WILDWOOD - The crowd was huge and eager Saturday night, just like fans waiting for a glimpse of their favorite rock star.

The music, a mix of pulsing dance beats and new age sensations, may have been part of the draw, but this show was about more than music.

"We saw him yesterday. We were amazed," said Sandra Martinez, of Long Island, with paintings in hand, explaining she had watched for hours. "We said it was the best thing the Boardwalk has right now."

The ‘him' is Joshua Moonshine, a rock-star-like name if ever there was one. He wears a giant, dark green Mad Hatter's hat, complete with his name on top. Moonshine paints, but he does so without brushes or a fancy art studio.

Instead, he uses spray-paint cans (dozens of them, all non-toxic), sheets of plain white paper, a spackle blade and plastic lids. The Wildwood Boardwalk, complete with the beach and Atlantic Ocean beyond, is the studio.

"It's the music that tells me what to paint," Moonshine explains to an admirer as he stops to take a cigarette break.

The 31-year-old welcomes the chance to talk to onlookers curious to know more. He is a rarity here; no other performance artists spend their days and evenings on the Wildwood Boardwalk.

Originally from Philadelphia, Moonshine has visited the Wildwoods since he was a child and spent time on the boards working the games of chance.

"When I was 9 years old, I was an airbrush artist just painting on jeans," he explains. Now, he moves around the country, calling south Florida and New Orleans home some of the time, but in the warmer months it's back to Wildwood, this year at the Douglass Fudge Pavilion at Wildwood Avenue.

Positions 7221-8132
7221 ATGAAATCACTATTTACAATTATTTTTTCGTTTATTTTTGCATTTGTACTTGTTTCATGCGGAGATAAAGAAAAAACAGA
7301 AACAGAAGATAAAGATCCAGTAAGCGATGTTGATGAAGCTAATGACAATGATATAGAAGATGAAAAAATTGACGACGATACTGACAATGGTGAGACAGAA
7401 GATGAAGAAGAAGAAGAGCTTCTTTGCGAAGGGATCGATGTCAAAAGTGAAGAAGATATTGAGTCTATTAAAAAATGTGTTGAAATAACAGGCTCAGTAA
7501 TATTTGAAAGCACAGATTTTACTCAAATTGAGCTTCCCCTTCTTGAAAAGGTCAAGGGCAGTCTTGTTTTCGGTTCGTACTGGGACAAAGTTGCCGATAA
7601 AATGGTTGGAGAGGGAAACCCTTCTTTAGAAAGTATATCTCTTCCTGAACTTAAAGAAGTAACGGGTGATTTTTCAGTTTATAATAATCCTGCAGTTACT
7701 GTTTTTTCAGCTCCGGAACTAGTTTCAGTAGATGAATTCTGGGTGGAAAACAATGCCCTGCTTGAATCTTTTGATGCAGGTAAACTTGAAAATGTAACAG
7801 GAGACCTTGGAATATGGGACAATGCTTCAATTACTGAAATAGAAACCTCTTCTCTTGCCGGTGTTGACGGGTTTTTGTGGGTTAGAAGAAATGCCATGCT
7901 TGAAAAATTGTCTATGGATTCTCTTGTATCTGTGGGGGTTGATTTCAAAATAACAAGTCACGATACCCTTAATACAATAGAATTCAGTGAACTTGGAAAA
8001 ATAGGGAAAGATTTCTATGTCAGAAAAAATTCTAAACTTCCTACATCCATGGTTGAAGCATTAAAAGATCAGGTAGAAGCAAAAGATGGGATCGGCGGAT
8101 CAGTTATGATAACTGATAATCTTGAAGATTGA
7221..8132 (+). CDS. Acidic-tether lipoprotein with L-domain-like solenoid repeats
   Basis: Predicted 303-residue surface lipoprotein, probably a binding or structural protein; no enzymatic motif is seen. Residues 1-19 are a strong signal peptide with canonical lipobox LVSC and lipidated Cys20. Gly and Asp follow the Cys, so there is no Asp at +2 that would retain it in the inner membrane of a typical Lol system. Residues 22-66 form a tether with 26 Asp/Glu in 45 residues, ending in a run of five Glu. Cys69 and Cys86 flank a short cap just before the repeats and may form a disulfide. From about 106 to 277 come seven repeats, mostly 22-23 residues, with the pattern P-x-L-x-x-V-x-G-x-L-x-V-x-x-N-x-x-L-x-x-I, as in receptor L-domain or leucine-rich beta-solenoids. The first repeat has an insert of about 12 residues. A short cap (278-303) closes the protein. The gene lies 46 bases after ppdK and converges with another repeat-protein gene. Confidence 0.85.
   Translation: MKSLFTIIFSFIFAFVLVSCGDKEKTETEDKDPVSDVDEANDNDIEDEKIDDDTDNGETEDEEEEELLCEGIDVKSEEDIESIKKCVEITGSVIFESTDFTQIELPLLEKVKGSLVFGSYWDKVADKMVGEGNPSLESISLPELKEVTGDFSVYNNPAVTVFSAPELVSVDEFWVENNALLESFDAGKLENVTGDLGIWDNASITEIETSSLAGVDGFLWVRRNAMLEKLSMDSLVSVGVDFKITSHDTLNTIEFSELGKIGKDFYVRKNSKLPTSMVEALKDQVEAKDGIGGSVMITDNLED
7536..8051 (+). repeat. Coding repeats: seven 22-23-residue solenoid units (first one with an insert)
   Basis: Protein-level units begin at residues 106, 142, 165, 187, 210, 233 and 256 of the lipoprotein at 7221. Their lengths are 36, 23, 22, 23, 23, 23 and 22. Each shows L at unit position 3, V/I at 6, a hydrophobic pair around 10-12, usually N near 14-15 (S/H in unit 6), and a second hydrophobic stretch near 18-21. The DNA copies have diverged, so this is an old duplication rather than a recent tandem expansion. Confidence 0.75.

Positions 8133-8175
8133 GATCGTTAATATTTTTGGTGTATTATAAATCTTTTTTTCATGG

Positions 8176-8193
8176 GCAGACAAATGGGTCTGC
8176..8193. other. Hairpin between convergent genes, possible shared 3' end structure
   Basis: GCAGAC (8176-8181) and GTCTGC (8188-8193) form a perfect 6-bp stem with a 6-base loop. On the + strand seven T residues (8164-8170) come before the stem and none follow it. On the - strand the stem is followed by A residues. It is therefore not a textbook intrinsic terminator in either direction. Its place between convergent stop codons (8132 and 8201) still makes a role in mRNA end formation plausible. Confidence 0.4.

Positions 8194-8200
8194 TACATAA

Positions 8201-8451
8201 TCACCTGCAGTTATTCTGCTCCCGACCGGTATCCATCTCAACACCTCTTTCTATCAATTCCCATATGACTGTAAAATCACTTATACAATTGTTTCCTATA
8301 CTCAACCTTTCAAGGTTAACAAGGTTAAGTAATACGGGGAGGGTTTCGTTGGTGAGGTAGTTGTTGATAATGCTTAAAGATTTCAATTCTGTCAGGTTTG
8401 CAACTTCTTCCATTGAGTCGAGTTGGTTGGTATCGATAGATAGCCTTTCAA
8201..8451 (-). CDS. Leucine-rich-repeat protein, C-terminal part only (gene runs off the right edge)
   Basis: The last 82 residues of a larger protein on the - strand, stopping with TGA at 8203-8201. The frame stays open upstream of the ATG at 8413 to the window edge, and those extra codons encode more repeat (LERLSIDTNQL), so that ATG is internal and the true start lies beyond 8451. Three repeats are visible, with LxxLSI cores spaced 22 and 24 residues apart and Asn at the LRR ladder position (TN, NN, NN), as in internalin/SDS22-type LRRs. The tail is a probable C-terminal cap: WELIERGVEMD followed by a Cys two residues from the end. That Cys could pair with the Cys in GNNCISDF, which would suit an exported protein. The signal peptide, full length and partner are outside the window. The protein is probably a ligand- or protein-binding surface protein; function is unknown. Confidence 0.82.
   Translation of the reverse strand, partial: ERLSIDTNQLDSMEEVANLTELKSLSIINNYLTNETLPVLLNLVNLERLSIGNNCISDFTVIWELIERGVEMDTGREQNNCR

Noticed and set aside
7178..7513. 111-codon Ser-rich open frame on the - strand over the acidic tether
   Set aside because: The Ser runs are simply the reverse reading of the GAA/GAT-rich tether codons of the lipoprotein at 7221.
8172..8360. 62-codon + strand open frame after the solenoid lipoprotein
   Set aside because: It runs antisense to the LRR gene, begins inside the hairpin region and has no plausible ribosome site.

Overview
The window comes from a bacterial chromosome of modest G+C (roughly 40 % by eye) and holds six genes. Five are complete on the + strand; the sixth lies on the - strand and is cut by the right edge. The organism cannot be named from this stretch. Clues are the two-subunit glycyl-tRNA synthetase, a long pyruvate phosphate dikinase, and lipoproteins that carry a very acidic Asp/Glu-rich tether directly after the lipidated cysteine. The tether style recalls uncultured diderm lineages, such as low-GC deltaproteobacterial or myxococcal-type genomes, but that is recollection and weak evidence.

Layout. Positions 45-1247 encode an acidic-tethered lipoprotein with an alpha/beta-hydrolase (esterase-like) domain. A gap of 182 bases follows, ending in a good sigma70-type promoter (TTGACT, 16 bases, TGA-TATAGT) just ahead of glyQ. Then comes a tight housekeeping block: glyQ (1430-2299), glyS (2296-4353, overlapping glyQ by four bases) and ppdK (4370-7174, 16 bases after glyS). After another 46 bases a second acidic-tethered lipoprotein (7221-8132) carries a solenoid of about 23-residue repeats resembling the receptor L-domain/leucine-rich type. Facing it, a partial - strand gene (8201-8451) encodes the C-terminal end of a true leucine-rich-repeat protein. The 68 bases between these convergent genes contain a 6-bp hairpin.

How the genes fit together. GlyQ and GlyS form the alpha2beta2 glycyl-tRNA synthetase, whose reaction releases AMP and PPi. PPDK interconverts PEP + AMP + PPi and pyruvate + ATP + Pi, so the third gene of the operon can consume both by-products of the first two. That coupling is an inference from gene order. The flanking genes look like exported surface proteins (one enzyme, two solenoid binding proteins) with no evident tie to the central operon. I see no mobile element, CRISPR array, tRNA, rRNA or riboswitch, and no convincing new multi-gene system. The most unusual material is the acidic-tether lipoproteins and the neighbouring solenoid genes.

His cigarette break ends.

The synthesized music, much of which Moonshine makes himself, plays as the crowd moves in tighter. They are young and old. Some are here for the bikers weekend, some enjoying the last days of summer. All are amazed.

Moonshine grabs a canvas and begins.

He juggles the cans of spray paint, switching effortlessly from one color to the next. He sprays around a plastic lid, and sprays his hands and then moves his fingers to create small drops on the canvas.

The white sheets of paper are used to create lines and shapes, but no one in the audience knows what they are.

The music grows in intensity and Moonshine moves with the beat, painting so furiously the Mad Hatter hat seems increasingly more fitting. Yellow, orange, red, the colors appear on the canvas, but still the final image is unclear.

He blots the canvas, spins it around like a DJ (his other talent), and then reveals the completed work - an image of pyramids with one giant eye in the center.

The crowd applauds loudly.

"This is the main reason we're here," said Dianne Cassel, of Harrisburg, Pa., who came to the Boardwalk with her 24-year-old daughter, Tara Miller.

Cassel saw Moonshine over Memorial Day weekend and at that time bought one of his paintings. Her other daughter and son-in-law bought two.

"I told Tara about it and showed her the video," Cassel said. "He is just phenomenal.

"It is the talent he has. When he sits down, you can tell he doesn't know what he's going to build. That's what he does, is build something and he builds from the bottom up," Cassel said.